World Wildlife Day is an opportunity to examine the many important efforts that have been made to protect endangered species due to threats such as wildlife trade, human-wildlife conflict, and habitat loss. The United States (US) and Indonesia showcased joint efforts to strengthen wildlife protection and improve forest management and conservation areas through a series of events and exhibitions held in Jakarta, Saturday, March 3. The event was held as a partnership between the US Agency for International Development (USAID) and the Indonesian Ministry of Environment and Forests and various environmental organizations. USAID Environment Director Matthew Burton in his speech stated that the US government is committed to continue partnerships with various parties in Indonesia on environmental issues.
“The US government is committed to the US-Indonesia partnership to protect wildlife and combat illegal wildlife trade. Through USAID the US government is working with the Indonesian government as well as various stakeholders to improve forest management and conservation areas and take steps to protect the currently threatened wildlife,” Matthew Burton said.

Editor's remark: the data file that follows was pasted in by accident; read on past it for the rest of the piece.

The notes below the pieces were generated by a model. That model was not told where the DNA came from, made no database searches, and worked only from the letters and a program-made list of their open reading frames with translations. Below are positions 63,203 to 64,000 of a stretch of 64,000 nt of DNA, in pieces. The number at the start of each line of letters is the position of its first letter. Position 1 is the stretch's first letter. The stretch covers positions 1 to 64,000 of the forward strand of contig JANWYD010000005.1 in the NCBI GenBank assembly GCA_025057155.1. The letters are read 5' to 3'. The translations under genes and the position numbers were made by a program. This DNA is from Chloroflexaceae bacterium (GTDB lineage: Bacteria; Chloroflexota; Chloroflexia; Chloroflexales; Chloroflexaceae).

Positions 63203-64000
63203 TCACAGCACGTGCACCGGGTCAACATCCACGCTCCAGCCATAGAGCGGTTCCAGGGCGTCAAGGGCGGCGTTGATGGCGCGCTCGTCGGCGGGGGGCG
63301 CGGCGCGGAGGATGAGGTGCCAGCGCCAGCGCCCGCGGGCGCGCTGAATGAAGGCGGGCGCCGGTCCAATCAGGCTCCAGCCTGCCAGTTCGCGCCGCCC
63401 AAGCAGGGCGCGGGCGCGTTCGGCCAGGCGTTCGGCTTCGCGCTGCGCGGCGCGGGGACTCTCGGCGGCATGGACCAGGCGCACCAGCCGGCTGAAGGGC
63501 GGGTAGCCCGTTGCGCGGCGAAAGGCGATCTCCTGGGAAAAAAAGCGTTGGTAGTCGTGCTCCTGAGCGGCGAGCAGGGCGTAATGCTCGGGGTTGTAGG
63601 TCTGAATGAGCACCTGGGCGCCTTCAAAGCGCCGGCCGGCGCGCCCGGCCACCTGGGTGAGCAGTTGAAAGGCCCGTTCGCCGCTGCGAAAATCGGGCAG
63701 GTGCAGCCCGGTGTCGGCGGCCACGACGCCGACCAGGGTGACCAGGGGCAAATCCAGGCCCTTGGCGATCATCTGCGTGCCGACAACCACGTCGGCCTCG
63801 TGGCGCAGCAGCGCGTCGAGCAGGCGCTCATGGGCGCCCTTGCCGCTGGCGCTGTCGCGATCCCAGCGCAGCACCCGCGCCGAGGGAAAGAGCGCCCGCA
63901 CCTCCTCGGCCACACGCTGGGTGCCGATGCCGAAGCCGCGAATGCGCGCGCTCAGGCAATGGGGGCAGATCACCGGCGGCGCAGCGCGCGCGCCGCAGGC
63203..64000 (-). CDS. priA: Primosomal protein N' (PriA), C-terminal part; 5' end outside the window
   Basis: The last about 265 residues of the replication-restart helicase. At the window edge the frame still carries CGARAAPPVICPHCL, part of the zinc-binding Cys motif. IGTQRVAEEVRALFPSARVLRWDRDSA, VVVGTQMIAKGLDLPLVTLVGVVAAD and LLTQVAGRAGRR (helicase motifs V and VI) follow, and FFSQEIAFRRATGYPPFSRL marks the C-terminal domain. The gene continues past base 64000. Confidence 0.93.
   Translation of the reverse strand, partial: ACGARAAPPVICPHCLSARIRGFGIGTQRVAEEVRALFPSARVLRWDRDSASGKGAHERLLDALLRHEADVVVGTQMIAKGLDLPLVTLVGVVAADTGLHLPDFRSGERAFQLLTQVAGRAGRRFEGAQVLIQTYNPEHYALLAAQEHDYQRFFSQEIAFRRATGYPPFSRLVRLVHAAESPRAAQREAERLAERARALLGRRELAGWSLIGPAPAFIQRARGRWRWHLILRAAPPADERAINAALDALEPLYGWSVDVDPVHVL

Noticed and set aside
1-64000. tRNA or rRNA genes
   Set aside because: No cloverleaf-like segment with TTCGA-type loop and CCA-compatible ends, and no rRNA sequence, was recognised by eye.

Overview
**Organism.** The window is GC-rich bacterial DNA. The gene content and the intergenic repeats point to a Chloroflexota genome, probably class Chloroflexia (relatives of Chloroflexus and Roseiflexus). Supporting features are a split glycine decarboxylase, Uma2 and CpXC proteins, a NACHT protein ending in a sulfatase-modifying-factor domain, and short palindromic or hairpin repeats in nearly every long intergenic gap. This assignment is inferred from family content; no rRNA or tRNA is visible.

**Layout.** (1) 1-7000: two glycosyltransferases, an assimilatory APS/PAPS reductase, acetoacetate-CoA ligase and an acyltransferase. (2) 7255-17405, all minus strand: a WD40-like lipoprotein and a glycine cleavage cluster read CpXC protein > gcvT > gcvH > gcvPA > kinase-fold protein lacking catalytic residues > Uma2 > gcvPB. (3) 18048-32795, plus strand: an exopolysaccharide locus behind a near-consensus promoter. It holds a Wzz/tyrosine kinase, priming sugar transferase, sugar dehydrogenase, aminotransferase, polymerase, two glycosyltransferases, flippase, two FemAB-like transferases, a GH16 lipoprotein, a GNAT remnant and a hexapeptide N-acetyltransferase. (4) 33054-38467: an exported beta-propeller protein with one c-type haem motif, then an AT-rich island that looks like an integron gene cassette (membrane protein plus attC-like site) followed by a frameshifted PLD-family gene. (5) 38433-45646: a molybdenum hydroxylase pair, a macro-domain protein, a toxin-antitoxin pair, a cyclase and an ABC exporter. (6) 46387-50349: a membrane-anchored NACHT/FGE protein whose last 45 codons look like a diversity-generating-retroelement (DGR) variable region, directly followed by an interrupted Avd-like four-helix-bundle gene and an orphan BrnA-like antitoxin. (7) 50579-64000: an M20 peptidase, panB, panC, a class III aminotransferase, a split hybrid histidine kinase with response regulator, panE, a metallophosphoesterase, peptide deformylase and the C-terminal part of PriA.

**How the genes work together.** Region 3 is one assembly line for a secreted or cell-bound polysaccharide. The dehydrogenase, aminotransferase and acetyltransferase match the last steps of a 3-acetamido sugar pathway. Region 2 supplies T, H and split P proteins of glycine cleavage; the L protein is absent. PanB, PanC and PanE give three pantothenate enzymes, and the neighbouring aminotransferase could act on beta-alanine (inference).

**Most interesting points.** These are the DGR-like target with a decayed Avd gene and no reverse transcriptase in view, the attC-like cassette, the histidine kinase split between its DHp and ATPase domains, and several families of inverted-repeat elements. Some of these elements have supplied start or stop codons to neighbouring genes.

Matthew Burton added, Indonesia is home to many important species including Sumatran tigers, Sumatran rhinoceros, and hornbills that support ecosystem health. Hunting and deforestation has led to a sharp decline in the population of the extraordinary species that is typical of Indonesia. The International Union for the Conversation of Nature notes that there are only 400-500 Sumatran tigers and fewer than 100 Sumatran rhinos still living in the wild today. (VOI / Rezha;transbyAlika)